Full speed ahead
Conditioning helps Mavs get leg up on foes
They might grumble and groan when they’re going through those early-morning preseason conditioning sessions, but in the final minutes of a close game, they understand.
“You hate it, but at the same time it makes us so much better than everyone else,” senior forward Hannah Pollart said of how hard the Colorado Mesa University women’s basketball team prepares for the season.
“Those last 10 minutes when you’re grinding, that’s when it’s going to come into it. We’re like, ‘Ugh, don’t make us do it,’ but really, we’re thanking Coach Wags for making us do it.
“We’re giving you dirty looks, but really, thank you.”
With a senior-dominated roster, the Mavericks understand that being fresher in the closing minutes of the game can often make the difference. They’ve seen it several times already this season, especially when their bigs are running the floor and making layups when the other team’s post players are lagging behind.
“If they can get in good shape, it’s a layup, you don’t have to do anything else (to get position inside),” CMU coach Taylor Wagner said of how his post players run the floor. “Aubry (Boehme) is in good shape. She wasn’t when she came in, but you can just tell she’s more comfortable on the floor, and a lot of that is because she’s in better shape.”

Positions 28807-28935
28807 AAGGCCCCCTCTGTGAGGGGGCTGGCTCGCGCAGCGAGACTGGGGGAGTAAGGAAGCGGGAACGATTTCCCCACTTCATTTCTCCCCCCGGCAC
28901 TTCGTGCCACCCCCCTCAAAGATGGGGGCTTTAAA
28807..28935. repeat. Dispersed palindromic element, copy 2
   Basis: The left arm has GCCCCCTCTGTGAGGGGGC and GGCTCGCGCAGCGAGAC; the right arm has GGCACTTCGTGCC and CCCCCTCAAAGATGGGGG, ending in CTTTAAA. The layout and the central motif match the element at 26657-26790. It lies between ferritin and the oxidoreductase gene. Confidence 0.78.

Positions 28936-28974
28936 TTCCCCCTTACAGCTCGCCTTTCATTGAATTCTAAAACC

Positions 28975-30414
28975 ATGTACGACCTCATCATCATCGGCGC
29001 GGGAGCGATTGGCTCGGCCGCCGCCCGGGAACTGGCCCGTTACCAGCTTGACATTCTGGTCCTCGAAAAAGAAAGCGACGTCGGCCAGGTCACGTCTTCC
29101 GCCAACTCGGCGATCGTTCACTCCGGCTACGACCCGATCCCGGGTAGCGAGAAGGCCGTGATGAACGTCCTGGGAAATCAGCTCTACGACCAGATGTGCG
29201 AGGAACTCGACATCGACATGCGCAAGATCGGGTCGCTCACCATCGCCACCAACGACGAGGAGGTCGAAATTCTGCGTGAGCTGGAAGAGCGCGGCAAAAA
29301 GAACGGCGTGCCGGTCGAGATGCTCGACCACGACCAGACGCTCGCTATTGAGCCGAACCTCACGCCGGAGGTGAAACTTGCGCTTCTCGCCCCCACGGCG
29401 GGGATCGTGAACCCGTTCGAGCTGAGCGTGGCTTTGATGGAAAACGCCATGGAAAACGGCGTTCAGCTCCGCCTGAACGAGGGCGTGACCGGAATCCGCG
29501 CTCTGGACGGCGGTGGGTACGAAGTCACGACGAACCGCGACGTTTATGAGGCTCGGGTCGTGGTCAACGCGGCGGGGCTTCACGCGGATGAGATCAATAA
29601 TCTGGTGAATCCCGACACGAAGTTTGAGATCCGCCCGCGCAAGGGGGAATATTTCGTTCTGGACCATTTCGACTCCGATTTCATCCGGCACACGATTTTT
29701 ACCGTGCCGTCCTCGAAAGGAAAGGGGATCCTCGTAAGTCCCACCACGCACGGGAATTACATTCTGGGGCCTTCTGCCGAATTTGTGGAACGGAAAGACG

The Mavericks weren’t sure what to expect a year ago in Wagner’s system, but they quickly learned, and the veterans were prepared this season.
“Last year it was new to everybody,” senior point guard Christen Lopez said. “We had Dan (Linsacum) as our strength and conditioning coach, and no one knew what to expect, we just sort of went with it. This year we know what to expect.”
There isn’t much down time during practice. Every drill is run at full speed, even shooting free throws. With three players to a basket, one will be shooting, one rebounding and the other running full-court sprints. The shooter becomes the rebounder, the rebounder is the runner and the runner is the shooter, so they’re shooting when they’re tired, mirroring game conditions.
If drills aren’t run with the effort and intensity Wagner demands, well, there’s always full-court sprints to get the Mavericks going. And more often than not, the post players are keeping up with the guards.
“That’s what Wags tells us: If you do the work before, the shot’s the easiest part,” Pollart, a 5-foot-11 forward, said. “If we can beat the girl down the floor, that makes our job that much easier.”
Lopez said the fifth-ranked Mavericks (8-0, 4-0 RMAC) can tell when their opponents hit the wall.
“I think we’re in really good condition, and whenever we run drills we try to run them as hard as we can to keep that up,” she said. “With a lot of teams we’ve been playing, Coach is saying, ‘You can run them, you can run them.’
“As soon as they hit the wall, Coach wants us to get going and capitalize on it. Yeah, hit second gear.”
Guard Sharaya Selsor plays an average of 35.5 minutes per game and Taylor Rock 32.5. Last weekend, Selsor played all 40 minutes of each game. Rock played 40 minutes Friday night and 38 on Saturday night.
Boehme, the Mavs’ starting post, plays nearly 26 minutes a game, Pollart 22 and Lopez 29.
As the bench develops, Wagner would like to see some of those minutes shrink, but he knows his top eight not only can physically play that many minutes, but mentally.
“There’s going to be a lot of close games, and hopefully when it comes down to it, if we’re in better shape, we’re going to make better decisions,” Wagner said. “We’ll shoot it better and guard better and even communicate.
“When you get tired, you stop thinking a little bit about where you need to be. You’re more worried about your lungs and breathing hard than you are the next play.”